Oregon 2014 Marijuana Legalization Initiative Likely

Oregon activists organized as New Approach Oregon will try to put a marijuana legalization initiative on the November 2014 ballot, the leader of the group told the Willamette Week this week. The move comes after an effort in the legislature to put the issue before voters didn't bear fruit.

"Our coalition is moving forward with a legalization measure to end cannabis prohibition in Oregon in the 2014 election," said New Approach Oregon director Anthony Johnson.

Johnson said the Oregonians were working with Drug Policy Alliance(DPA), a move that should help with funding. Fundraising was a key shortcoming of the failed 2012 marijuana legalization Measure 80 initiative campaign headed by Paul Stanford.

Stanford filed two new initiatives in June, but it's not clear if he's going to move forward with them.

"DPA will help us draft the measure that we'll move forward in 2014," Johnson said.

The move comes after New Approach Oregon, DPA and a group of Oregon political insiders were unable to move House Bill 3371. Lawmakers could have referred that marijuana legalization bill to the voters, but declined to do so.

OR
United States
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keep moving it south

washinton 2012, oregon in 2014, and then the big one, california, in 2016. the entire west coast, and by then it's possible british columbia will have legalized too. it would be cool if baja california did it too. and in fact, alaska will probably legalize soon as well. that would be the entire west coast from alaska to baja california (i checked a map, the yukon doesn't really have any coastline). and then the three countries could have a nafta-type agreement where, just for marijuana, federally illegal drugs are allowed to cross the border but only between those states that have legalized it. then, they could turn a blind eye to the exportation from those states to the rest of the states in each of the three countries and you could have one giant block of free trade in marijuana from all three countries sourcing the rest all three countries. The prices would drop dramatically in all three, even if most of the states of all three still have prohibition. And crime would go down along with the price.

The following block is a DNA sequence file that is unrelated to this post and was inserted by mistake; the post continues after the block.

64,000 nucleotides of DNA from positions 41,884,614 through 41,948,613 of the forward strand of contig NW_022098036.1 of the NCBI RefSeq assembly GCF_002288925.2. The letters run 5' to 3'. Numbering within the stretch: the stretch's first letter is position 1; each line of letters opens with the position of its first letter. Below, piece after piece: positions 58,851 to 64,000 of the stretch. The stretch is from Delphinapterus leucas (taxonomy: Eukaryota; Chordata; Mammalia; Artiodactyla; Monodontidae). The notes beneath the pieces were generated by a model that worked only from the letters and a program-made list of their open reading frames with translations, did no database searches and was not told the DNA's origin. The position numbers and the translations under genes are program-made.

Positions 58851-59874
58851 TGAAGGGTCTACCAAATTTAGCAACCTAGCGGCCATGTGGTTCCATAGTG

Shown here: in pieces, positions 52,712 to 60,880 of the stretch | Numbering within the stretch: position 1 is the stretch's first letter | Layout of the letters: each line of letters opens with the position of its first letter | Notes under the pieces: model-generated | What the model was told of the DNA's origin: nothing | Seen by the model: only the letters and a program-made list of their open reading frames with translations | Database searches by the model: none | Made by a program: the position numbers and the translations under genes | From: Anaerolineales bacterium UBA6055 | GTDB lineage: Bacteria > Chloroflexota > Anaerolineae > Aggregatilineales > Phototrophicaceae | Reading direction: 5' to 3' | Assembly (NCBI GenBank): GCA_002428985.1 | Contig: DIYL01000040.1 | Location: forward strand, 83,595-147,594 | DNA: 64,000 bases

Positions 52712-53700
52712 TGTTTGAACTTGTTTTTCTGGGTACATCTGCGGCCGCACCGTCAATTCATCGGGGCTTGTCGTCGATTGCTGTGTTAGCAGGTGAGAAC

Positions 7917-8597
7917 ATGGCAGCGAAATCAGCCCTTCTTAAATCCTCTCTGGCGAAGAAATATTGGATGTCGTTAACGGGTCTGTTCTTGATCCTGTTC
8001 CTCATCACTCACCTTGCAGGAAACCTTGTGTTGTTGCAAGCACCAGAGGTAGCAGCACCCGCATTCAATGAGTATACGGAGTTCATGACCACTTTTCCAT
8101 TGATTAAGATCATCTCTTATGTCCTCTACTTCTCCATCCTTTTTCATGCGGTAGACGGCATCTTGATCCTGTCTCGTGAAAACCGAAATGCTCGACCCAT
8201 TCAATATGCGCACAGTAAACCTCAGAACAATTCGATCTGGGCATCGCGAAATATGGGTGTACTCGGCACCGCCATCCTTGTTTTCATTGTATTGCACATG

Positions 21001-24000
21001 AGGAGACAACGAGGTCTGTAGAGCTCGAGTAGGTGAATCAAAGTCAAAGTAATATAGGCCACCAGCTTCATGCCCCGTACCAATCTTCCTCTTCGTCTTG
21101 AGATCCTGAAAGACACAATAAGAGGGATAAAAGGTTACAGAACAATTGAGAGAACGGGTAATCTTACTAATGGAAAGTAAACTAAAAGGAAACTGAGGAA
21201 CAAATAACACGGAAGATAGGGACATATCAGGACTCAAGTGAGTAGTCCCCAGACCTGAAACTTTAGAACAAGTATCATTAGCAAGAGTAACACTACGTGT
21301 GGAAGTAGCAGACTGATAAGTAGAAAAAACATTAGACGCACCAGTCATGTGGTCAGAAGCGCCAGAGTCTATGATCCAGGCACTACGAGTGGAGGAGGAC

they could call it the nafta

they could call it the nafta cannabis corridor

Currently Oregon is used to a

Currently Oregon is used to a lot of business flowing across the border TO them, as they have no Sales Tax and a ton of border-Washingtonians make the quick drive to Oregon to buy a few hundred bucks worth of things and save a good chunk of money.

I know a bar owner in the Seattle area drove the 3 hours to Portland so that he could buy all 7 of the HDTV's for his bar without paying sales tax on them. He loaded them up and drove them back up to put in his bar.

Is Paul Stanford aligned with

Is Paul Stanford aligned with New Approach Oregon, or are his efforts separate? - Penina Mezei

D.A.R.E. is the drug version

D.A.R.E. is the drug version of abstinence-only education. It is statistically less effective than no education. As in, if you have two very large groups of children which are educated otherwise identically, one get D.A.R.E. and the other gets no drug education whatsoever, the one with no drug education will see fewer of it's graduates on drugs.

Meaning that you are better off spending the money you spend on the D.A.R.E. program on nearly anything else.

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